RELEVANT TO ACCA QUALIFICATION PAPER F7 AND P2

Studying Paper F7 or P2? Performance objectives 10 and 11 are relevant to this exam

The IASB’s Conceptual Framework for Financial Reporting
I am from England, and here in the UK, unlike most countries, our system of government has no comprehensive written constitution. Many countries do have such constitutions and in these circumstances the laws of the land are shaped and influenced by the constitution. Now while the International Accounting Standards Board (IASB) is not a country it does have a sort of constitution, in the form of the Conceptual Framework for Financial Reporting (the Framework), that proves the definitive reference document for the development of accounting standards. The Framework can also be described as a theoretical base, a statement of principles, a philosophy and a map. By setting out the very basic theory of accounting the Framework points the way for the development of new accounting standards. It should be noted that the Framework is not an accounting standard, and where there is perceived to be a conflict between the Framework and the specific provisions of an accounting standard then the accounting standard prevails. Before we look at the contents of the Framework, let us continue to put the Framework into context. It is true to say that the Framework: • seeks to ensure that accounting standards have a consistent approach to problem solving and do not represent a series of ad hoc responses that address accounting problems on a piece meal basis • assists the IASB in the development of coherent and consistent accounting standards • is not a standard, but rather acts as a guide to the preparers of financial statements to enable them to resolve accounting issues that are not addressed directly in a standard • is an incredibly important and influential document that helps users understand the purpose of, and limitations of, financial reporting • used to be called the Framework for the Preparation and Presentation of Financial Statements • is a current issue as it is being revised as a joint project with the IASB's American counterparts the Financial Accounting Standards Board . Overview of the contents of the Framework The starting point of the Framework is to address the fundamental question of why financial statements are actually prepared. The basic answer to that is they are prepared to provide financial information about the reporting entity that is useful to existing and potential investors, lenders, and other creditors in making decisions about providing resources to the entity. In turn this means the Framework has to consider what is meant by useful information. In essence for information to be useful it must be considered both relevant, ie capable of making a difference in the decisions made by users and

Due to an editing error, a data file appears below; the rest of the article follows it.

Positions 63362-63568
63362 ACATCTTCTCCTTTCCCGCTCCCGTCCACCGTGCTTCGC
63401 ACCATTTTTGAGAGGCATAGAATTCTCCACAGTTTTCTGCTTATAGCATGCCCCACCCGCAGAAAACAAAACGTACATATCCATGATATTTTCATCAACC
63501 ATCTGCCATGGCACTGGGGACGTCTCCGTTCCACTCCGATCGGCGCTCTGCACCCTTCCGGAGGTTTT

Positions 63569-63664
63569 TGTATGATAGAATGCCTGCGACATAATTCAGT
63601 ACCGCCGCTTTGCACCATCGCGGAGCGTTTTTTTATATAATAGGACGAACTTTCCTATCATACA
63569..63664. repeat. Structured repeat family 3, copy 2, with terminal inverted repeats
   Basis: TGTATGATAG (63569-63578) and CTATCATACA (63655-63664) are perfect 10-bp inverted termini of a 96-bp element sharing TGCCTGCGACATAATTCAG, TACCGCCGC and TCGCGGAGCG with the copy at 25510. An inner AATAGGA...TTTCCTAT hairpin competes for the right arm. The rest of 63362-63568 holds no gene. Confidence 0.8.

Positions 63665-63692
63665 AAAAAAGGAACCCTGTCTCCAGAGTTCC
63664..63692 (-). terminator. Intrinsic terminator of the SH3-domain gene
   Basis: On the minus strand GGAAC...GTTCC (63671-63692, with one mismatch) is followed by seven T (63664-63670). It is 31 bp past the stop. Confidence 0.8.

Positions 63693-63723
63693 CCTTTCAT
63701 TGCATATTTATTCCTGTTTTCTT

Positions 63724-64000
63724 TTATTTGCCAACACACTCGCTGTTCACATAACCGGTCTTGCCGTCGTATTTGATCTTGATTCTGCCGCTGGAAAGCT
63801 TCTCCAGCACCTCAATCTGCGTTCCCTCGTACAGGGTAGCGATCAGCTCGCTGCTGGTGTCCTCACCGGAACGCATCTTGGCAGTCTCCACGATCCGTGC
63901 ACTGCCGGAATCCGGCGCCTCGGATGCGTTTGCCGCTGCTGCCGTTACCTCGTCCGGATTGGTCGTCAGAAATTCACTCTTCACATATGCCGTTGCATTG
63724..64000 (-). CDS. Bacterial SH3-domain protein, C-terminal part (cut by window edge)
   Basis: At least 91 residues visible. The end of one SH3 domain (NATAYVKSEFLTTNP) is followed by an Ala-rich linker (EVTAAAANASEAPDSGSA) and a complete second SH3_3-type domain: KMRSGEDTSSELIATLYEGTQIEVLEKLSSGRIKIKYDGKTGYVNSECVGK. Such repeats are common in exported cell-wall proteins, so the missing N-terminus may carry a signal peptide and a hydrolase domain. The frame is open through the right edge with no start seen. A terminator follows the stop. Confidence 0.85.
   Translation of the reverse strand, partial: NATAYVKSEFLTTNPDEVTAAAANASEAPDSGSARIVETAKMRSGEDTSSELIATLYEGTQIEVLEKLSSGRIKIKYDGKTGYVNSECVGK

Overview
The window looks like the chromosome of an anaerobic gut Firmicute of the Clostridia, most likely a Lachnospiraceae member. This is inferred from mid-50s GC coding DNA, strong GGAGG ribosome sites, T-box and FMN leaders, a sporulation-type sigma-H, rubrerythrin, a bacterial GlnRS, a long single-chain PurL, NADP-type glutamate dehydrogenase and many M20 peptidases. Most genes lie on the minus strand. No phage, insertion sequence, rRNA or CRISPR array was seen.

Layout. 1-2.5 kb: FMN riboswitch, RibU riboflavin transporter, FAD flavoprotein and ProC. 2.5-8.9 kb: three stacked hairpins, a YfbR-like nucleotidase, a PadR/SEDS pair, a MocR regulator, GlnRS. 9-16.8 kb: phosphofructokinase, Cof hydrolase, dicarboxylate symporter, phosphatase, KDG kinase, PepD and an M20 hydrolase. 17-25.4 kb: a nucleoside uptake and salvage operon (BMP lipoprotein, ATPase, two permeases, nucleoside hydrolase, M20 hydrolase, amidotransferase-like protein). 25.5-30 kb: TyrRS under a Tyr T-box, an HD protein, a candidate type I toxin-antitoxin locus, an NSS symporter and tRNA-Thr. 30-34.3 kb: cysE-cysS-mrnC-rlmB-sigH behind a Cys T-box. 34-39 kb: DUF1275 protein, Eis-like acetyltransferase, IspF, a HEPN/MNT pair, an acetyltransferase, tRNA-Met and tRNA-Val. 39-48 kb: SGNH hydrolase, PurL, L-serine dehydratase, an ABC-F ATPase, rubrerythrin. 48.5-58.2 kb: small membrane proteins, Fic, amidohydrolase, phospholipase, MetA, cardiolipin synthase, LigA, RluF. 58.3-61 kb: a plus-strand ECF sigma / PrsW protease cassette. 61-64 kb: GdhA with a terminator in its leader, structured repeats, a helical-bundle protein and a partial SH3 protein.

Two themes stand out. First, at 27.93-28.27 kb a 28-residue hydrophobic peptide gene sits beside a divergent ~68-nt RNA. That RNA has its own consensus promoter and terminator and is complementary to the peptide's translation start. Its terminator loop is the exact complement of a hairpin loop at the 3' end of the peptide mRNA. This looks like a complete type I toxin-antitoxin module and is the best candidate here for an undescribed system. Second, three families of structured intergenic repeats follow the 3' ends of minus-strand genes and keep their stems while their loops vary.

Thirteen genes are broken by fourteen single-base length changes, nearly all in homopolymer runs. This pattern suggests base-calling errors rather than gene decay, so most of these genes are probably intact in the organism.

© 2011 ACCA